DEL MAR (CNS) - Law enforcement officers arrested 13 suspected drunken drivers around the Del Mar Racetrack during patrols that began a few hours after 75th season of local thoroughbred racing got underway, a sheriff's sergeant said.
The multi-agency patrols around the seaside racetrack, and in Del Mar, Encinitas, San Diego and Solana Beach got underway at 5 p.m. Thursday, according to sheriff's Sgt. David Cheever.
The 14 teams of deputies and officers stopped 183 vehicles between Thursday evening and 2 a.m. Friday and made 13 suspected drunken driving arrests, including one driver who was found to be in possession of brass knuckles, Cheever said.
The patrol officers also cited one person for possession of marijuana and ticketed 50 others for various violations, Cheever said. Four vehicles were impounded.
Cheever said the law enforcement officers took to the streets to deter drunken driving and to remove suspected drunken drivers from the roadways.
A wildfire that scorched about 200 brushy acres in the southeastern reaches of San Diego County Monday threatened back-country homes and a naval training center for several hours, but caused no reported structural damage or injuries.
News 8's Chief Meteorologist Matt Baylow traveled to Wyoming to see the Great American Eclipse. He had one of the best view points in the nation with clear skies and temperatures in the low 80's.
The U.S. Navy ordered a broad investigation Monday into the performance and readiness of the Pacific-based 7th Fleet after the USS John S. McCain collided with an oil tanker in Southeast Asian waters, leaving 10 U.S. sailors missing and others injured.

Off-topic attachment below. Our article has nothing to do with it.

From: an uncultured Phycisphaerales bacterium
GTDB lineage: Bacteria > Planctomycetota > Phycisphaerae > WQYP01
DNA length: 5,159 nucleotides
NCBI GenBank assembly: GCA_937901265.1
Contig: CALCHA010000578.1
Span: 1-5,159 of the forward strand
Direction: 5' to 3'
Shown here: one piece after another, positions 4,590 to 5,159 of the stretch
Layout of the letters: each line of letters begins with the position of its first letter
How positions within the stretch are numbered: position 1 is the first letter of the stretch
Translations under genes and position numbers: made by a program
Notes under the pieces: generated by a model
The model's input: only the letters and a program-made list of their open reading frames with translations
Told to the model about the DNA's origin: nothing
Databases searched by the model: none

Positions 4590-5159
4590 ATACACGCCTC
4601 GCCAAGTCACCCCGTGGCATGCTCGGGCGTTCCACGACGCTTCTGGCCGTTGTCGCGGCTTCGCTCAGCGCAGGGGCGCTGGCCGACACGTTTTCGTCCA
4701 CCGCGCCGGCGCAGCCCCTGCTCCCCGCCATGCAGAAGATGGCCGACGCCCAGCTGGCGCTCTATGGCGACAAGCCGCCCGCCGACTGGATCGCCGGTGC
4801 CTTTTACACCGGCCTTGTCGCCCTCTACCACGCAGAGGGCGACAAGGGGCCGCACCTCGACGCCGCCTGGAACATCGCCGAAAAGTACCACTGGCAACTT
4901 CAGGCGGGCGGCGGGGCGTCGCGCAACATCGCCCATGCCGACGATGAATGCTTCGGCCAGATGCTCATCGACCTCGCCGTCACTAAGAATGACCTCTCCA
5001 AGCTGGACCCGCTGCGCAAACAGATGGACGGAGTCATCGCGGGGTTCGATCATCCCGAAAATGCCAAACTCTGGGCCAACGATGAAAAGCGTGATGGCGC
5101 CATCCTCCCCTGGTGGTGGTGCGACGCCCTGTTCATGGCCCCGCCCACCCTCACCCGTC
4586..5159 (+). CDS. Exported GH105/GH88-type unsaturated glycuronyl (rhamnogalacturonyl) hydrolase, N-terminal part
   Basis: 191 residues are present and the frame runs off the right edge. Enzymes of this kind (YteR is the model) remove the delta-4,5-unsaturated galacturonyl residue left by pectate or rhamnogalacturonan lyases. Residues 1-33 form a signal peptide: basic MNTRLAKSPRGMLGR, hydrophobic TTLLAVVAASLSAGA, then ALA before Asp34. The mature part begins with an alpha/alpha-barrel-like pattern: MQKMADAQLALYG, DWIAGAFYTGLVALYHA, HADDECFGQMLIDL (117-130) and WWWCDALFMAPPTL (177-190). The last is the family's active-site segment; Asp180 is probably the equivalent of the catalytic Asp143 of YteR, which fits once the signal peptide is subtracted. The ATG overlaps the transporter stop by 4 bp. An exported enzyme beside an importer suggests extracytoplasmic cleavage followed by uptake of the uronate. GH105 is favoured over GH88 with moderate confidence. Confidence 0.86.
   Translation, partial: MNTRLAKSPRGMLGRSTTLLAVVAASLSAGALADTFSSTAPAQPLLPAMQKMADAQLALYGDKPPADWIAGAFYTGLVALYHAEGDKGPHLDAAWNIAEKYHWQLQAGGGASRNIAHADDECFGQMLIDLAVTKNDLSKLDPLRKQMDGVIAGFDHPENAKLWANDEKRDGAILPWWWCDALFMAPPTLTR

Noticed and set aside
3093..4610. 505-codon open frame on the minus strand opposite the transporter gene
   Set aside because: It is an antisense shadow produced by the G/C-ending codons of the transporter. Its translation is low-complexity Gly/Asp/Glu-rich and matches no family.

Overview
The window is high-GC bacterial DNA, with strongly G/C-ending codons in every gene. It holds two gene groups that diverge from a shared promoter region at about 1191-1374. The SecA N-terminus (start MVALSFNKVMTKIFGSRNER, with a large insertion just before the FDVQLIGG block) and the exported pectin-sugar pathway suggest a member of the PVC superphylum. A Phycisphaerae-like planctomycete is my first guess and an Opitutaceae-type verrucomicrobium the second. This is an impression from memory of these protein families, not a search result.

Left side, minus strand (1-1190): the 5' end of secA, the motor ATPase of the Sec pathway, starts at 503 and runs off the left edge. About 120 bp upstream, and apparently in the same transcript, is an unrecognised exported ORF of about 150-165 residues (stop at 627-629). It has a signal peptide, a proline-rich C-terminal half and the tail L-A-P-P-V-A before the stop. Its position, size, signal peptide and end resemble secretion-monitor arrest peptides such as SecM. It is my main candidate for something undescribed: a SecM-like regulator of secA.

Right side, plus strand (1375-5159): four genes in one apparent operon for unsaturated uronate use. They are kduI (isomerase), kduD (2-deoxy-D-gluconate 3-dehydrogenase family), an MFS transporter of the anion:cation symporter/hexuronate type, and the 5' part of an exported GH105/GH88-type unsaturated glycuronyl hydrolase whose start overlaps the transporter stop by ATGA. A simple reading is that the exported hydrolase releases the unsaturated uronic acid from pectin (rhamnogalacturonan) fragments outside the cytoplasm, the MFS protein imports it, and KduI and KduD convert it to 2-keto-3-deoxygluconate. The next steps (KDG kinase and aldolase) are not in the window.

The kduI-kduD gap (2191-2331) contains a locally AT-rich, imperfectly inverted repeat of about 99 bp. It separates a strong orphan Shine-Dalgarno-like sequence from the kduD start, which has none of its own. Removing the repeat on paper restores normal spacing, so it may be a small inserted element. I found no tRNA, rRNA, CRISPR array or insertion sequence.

Sempra Energy is buying Texas power transmitter Oncor for $9.45 billion in cash, wresting it away from Warren Buffett's Berkshire Hathaway.
An oft-deported Mexican citizen drove drunk and caused a hit-and-run crash in San Ysidro that seriously injured a 6-year-old boy, a prosecutor alleged Monday, but a defense attorney told jurors that her client wasn't behind the wheel at the time of the collision.
Thousands of San Diegans enjoyed viewing Monday's solar eclipse at events around the city as 57 percent of the sun was blocked by the moon.
If you're planning on watching Monday's solar eclipse you'll need to head east as morning clouds along the coast will likely block those near the beaches from seeing the celestial event.
San Diego Gas & Electric officials said they expect to lose about 500 megawatts of solar energy production during Monday's eclipse, but they expect to have enough power on hand to meet demand.
People across the country are getting ready to view an historic solar eclipse. News 8's Chief Meteorologist Matt Baylow headed to a small town in Wyoming to view it and brings us the story.